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Bribery and buying favours: why Uganda’s MPs want longer terms

President Yoweri Museveni has been given the legal go-ahead to run for the presidency again. Mike Hutchings/Pool/EPA

Uganda’s Constitutional Court has removed the constitutional age-limit for presidential candidacy. It was previously 75. As a result, President Yoweri Museveni – who has been in office since 1986 and is 73 years old – can now vie for another term. The judges’ argument, in a majority ruling, was that the electorate could still decide whether or not to vote for Museveni. Because they had a choice, the judges argued, their fundamental rights were not infringed by the change.

Museveni’s response to this apparent victory might seem a little ungracious for a man who had apparently just been handed a significant victory: in a speech shortly after the ruling, he complained that

our judges in Uganda spend more time on form and not on substance.

Museveni’s annoyance arose from a second element to the judges’ ruling. The age-limit act had been amended as it passed through parliament to extend both the presidential term, and the life of parliament, from five to seven years. The judges struck this change down. This means that Uganda’s next elections will be held in 2021, rather than in 2023 as Museveni had hoped.

Why did Museveni object? Because, he said, such a “short” period in office means that

a lot of time is spent on electioneering and less time on development.

What he did not say is that elections cost a great deal of money – a concern for him and, even more so, for the members of parliament (MPs) of his National Resistance Movement who were behind the attempt to extend the period between elections.

Museveni has managed to remain in office through elections that have been widely condemned as unfair by international and domestic observers. His long grip on power has rested partly on the memory, and the practice of violence. The security forces have repeatedly used extreme force and intimidation, most notably against his most dogged opponent Kizza Besigye, in a series of elections since 2001.

Elections have provided Museveni with an opportunity to remind Ugandans of the threat of instability, and to show the state’s capacity for violence. But at the same time they have provided an arena for an expensive politics of reward and promise.

Together, these strategies have ensured that the playing field has been heavily skewed in his favour. This itself may not be seen as a problem by the president. He has long viewed multiparty elections as divisive and as a potential source of “poor leadership”. But the cost of the campaigns may seem more of a problem to him - and the MPs of the ruling party. Which is why they would like an extension to their term in office.

Money and elections

The cost of running elections isn’t solely in terms of the cost to the treasury of the organisation of the actual voting – though that is significant. What matters more to the MPs is the cost of campaigning, with money being spent on everything from posters to t-shirts and radio adverts.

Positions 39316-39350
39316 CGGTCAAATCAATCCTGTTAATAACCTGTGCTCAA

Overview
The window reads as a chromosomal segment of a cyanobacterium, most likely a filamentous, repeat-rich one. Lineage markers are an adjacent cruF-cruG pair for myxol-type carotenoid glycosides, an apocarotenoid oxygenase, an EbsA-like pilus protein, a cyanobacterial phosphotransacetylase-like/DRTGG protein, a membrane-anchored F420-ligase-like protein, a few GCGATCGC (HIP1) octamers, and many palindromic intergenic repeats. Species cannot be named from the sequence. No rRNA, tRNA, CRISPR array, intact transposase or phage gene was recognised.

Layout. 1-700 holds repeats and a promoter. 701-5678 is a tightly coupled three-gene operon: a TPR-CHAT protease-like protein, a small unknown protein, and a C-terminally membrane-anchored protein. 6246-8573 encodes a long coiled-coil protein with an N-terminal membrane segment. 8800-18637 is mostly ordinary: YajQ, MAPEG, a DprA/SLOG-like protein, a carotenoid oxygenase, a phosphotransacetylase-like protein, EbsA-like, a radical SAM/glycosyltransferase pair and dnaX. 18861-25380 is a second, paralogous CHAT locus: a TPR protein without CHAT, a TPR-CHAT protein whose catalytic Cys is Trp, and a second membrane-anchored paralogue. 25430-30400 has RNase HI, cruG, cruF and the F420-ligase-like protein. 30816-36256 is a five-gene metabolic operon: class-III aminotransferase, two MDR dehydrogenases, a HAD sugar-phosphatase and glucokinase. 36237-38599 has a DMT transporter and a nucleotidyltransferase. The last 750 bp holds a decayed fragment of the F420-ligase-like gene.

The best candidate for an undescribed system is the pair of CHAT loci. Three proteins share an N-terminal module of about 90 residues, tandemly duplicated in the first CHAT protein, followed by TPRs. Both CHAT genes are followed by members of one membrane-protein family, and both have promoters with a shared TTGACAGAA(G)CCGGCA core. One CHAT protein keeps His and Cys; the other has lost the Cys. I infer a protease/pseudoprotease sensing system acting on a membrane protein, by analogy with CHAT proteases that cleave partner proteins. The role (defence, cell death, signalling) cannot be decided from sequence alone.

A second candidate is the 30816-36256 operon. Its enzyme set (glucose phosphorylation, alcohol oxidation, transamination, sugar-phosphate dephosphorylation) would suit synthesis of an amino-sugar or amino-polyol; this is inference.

There is also an expectation that those who run for office will engage in almost ceaseless displays of generosity.

A candidate, or someone who is thinking of being a candidate, will receive constant invitations to attend fundraising events, or meet with local self-help groups. At every such event they must give a token, often in cash form, and promise more rewards in the future. They will be on the guest list for every local funeral; they will be asked for help by constituents whose relatives are ill or who are unable to pay school fees.

National Resistance Movement candidates often receive help from their party or president for these campaigns and the incumbent’s access to state resources is one of the many ways in which Ugandan elections are skewed against the opposition. But it seems that parliamentary candidates for the NRM also have to rely heavily on their own resources.

We shouldn’t feel too sorry for them; they willingly play this game, though they complain of the cost.

In turn, the demands of voters arise from bitter experience. Development is the key word in African politics: all politicians claim that they will bring it. But most voters feel that they and their neighbours remain poor and that those whom they elect never deliver the prosperity or services that they hope for. The election campaign is the chance to demand instant rewards and to test candidates’ generosity: just for a little while voters have the politicians at their mercy.

The cost of campaigns means that most members of parliament come into office already heavily in debt. That was why Uganda’s members of parliament were so keen to extend their term: they want time to recoup their losses and to build up resources for the next campaign.

In neighbouring Kenya, too, candidates for election are expected to display their generosity: giving cash or other gifts can be seen as a way of signalling virtue, of showing commitment to the community. As a result, politics in Kenya sometimes seems like a never-ending campaign season of fundraisers and funeral donations.

Even Ghana – where largely peaceful elections lead to changes in government on a regular basis – running for elected office can be an expensive business for individuals. But in Uganda this sort of electoral clientelism – as some call it – has become part of the president’s repertoire of techniques for staying in power.

Extending presidential and parliamentary terms was a way to reduce the cost of this technique; for now, the judges have thwarted that plan, at least. But this may not be over: Museveni has suggested that the constitution may yet be changed, “judges or no judges”.

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